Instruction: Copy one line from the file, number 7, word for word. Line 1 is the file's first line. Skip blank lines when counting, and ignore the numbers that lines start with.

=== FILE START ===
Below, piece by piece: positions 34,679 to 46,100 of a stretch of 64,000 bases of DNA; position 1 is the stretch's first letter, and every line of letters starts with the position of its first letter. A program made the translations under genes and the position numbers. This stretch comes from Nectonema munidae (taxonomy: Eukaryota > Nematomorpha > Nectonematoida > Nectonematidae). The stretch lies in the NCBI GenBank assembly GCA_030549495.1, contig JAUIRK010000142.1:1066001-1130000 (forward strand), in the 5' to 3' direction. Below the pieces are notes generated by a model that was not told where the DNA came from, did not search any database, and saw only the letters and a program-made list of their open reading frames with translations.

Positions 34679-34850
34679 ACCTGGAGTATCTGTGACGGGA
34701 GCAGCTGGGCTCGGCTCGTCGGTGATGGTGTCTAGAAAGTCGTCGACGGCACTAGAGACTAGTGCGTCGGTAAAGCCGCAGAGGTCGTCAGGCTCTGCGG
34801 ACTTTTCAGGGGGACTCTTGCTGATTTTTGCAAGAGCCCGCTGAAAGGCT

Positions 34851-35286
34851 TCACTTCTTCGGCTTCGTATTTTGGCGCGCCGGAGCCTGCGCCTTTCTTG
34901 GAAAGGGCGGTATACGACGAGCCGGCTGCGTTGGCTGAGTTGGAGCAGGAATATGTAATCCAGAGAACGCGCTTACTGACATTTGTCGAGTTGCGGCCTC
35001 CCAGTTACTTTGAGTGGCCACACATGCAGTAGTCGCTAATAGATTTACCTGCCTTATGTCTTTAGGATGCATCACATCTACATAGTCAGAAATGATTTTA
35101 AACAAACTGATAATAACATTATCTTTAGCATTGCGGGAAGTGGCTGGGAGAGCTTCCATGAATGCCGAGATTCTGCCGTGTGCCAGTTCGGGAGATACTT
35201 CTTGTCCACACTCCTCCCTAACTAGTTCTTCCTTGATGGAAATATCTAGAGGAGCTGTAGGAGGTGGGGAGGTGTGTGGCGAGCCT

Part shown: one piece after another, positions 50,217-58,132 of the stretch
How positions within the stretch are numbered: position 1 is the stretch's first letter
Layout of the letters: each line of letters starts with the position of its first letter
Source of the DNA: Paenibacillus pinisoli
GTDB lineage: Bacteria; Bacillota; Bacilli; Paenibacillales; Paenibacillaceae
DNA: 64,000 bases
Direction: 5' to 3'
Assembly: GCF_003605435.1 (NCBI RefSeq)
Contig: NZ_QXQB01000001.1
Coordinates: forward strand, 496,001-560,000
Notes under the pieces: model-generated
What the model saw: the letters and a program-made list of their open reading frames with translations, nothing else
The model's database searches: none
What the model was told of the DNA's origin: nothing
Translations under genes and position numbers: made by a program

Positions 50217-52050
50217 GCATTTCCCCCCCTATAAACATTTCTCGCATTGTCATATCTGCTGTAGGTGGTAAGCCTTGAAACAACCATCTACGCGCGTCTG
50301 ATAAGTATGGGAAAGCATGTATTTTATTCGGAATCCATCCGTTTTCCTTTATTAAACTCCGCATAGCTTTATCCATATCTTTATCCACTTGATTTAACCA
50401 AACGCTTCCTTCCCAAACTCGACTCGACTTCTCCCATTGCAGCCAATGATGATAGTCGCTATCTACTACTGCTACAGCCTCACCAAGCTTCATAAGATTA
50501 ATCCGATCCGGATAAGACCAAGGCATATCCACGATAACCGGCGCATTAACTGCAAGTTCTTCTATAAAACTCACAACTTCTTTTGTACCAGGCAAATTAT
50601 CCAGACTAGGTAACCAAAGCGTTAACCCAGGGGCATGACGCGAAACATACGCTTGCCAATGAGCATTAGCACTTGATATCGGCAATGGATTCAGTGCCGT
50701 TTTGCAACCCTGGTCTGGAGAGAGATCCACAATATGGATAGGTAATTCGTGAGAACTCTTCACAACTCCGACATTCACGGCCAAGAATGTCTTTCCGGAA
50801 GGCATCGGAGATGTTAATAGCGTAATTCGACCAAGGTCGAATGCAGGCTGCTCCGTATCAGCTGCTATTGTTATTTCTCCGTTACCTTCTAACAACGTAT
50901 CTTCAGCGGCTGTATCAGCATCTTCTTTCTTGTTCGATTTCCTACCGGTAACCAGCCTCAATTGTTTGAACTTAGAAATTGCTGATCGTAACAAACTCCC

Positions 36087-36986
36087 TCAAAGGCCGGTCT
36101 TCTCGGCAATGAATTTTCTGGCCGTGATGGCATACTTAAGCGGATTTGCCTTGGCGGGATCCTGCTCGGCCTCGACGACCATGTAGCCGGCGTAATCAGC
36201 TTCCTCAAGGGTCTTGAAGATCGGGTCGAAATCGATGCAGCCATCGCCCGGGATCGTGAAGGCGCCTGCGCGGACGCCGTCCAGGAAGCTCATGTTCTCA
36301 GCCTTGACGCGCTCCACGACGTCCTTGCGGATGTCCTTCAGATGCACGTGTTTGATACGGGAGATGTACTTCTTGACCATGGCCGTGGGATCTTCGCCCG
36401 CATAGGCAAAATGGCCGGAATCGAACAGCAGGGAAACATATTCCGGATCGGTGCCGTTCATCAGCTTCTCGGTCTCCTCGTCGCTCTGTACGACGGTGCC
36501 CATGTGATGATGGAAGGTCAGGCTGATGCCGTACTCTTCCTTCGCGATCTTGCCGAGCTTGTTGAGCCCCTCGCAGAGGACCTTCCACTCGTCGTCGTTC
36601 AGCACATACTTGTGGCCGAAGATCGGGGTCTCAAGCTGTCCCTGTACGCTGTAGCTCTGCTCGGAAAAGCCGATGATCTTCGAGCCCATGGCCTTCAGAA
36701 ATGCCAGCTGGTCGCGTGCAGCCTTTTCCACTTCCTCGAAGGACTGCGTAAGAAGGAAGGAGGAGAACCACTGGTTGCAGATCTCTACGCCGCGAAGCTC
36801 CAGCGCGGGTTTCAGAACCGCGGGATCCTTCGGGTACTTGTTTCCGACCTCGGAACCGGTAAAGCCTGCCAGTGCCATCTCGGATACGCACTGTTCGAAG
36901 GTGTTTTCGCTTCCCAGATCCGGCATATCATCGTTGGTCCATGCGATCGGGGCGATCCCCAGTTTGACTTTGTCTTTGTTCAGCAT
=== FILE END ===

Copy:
34851 TCACTTCTTCGGCTTCGTATTTTGGCGCGCCGGAGCCTGCGCCTTTCTTG